Sigh. The list never ends. Whether it's hidden animal ingredients or testing, unfair business practices or environmental policies, or just plain safety: The list of products to eschew grows longer the more attention you pay.
I think it's safe to say these are modern canaries in the coal mines of our kitchens. And while their lungs may be much, MUCH tinier than ours, so we can all debate how long it would take to kill us...I'm really not comfortable with using something that would kill a bird if I had one. Are you?
Unfortunate that we just received a bunch of Calphalon cookware as wedding gifts. Guess I unknowingly registered to be slowly poisoned.
The question is whether you'll trust that GreenPan is truly safe...or if we just haven't figured out yet how it's dangerous.
I'm torn. I really can't imagine throwing out all of this very new and very expensive cookware. I don't cook a lot or for extended periods. I don't own birds. The EWG mostly wants warnings affixed to warn bird owners, not humans.
I could go on and on about why I haven't posted in over a month. I could explain my life (too much work, too many blogs, and not enough time). I could talk about how talking health care during the election season was just frustrating for me because I didn't feel enough of an expert to comment on anything or anyone. I could look on the bright side and say, gee, I've just been so healthy I had nothing to write about regarding health. (True, except those allergies and sleep deprivation I actually have been good.)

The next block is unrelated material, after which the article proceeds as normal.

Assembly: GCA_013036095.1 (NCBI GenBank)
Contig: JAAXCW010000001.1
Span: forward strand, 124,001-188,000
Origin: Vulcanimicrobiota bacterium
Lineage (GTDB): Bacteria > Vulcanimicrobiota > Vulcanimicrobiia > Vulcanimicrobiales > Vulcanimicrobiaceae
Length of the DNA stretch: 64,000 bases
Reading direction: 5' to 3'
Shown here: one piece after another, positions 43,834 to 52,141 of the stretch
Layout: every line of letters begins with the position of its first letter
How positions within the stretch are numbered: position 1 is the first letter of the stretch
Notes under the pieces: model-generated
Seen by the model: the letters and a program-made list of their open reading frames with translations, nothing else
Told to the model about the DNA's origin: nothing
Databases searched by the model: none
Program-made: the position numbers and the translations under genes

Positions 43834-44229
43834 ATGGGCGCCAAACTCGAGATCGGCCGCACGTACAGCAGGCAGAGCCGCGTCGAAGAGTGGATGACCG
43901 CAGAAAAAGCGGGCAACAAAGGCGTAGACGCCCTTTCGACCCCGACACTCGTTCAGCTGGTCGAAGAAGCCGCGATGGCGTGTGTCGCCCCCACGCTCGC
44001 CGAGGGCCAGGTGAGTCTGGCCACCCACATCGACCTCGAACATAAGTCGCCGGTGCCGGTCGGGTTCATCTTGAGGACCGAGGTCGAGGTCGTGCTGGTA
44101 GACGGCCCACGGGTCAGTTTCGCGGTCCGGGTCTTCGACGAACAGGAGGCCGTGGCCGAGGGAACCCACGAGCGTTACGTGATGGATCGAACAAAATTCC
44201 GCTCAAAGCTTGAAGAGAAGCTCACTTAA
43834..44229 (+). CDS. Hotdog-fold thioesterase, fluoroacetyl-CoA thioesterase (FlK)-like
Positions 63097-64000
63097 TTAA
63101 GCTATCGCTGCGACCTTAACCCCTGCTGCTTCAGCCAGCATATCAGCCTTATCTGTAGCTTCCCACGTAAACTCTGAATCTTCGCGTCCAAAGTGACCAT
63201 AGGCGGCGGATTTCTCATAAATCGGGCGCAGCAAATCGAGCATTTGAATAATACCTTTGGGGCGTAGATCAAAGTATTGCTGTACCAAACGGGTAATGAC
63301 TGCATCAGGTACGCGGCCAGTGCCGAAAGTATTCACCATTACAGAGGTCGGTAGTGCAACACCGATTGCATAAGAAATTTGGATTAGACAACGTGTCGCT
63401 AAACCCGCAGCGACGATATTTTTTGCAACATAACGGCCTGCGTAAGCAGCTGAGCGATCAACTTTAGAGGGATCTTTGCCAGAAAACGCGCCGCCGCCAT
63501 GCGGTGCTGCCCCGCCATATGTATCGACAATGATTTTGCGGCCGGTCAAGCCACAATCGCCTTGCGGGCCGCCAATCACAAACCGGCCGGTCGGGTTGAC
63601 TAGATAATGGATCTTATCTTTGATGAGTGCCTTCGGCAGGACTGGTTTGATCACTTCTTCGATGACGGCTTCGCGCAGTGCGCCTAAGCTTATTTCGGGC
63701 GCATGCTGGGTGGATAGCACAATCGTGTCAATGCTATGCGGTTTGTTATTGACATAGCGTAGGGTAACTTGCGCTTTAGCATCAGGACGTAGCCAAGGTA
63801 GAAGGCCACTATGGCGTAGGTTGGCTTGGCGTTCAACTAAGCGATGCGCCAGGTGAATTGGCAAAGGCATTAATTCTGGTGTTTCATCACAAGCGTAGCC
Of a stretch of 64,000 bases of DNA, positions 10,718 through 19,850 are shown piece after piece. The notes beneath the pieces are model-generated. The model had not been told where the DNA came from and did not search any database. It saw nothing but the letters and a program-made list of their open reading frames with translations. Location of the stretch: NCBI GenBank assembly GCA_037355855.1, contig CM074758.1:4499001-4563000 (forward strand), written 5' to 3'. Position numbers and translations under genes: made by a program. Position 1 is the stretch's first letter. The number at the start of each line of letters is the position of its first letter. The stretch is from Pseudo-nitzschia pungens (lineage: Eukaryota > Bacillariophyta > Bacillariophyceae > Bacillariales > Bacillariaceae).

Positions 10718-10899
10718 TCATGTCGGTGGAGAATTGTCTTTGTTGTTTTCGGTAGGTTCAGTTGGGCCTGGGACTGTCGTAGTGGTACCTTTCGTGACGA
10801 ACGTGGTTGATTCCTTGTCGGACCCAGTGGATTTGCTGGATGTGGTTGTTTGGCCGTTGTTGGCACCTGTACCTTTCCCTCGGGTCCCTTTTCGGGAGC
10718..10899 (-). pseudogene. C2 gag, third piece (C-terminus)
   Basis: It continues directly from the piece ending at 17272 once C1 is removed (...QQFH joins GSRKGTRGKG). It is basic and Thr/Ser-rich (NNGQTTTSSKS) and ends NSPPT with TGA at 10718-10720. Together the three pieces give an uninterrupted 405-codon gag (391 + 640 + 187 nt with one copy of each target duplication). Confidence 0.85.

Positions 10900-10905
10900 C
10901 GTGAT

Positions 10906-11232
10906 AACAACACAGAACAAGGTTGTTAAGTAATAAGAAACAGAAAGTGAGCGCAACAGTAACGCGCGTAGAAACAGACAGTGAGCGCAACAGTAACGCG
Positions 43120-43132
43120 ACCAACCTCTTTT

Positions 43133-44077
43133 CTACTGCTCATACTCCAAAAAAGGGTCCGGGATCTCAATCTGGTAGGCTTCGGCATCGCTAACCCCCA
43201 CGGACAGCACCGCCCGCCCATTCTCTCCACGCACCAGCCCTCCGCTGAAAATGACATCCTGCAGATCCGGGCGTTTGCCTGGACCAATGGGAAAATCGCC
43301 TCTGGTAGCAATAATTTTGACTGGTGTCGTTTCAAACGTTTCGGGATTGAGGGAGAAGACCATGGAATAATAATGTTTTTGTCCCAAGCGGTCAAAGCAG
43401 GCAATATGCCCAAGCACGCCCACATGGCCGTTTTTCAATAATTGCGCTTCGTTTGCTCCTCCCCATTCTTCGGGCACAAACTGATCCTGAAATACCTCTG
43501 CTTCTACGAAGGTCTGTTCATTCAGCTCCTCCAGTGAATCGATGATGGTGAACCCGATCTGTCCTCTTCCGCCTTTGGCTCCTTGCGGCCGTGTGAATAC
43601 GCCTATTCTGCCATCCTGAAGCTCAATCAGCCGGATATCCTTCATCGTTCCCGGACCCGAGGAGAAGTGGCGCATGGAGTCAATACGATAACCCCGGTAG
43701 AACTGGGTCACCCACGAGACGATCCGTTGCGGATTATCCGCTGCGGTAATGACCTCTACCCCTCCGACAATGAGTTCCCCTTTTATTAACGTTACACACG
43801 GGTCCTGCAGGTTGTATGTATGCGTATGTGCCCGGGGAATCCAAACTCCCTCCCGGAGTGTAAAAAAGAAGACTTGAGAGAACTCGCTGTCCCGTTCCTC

But let's forget all that ad just move forward, shall we? And what better way than to point you to a wonderful daily series over at BlogHer: 61 Days to Better Health, by Health contributing editor (and RN) Catherine Morgan.
OK, it's a minor detail that the series actually started on November 1st, so I'm tell you about three weeks late. But you can catch up and thus learn about many simple things you can do to be healthier this holiday season.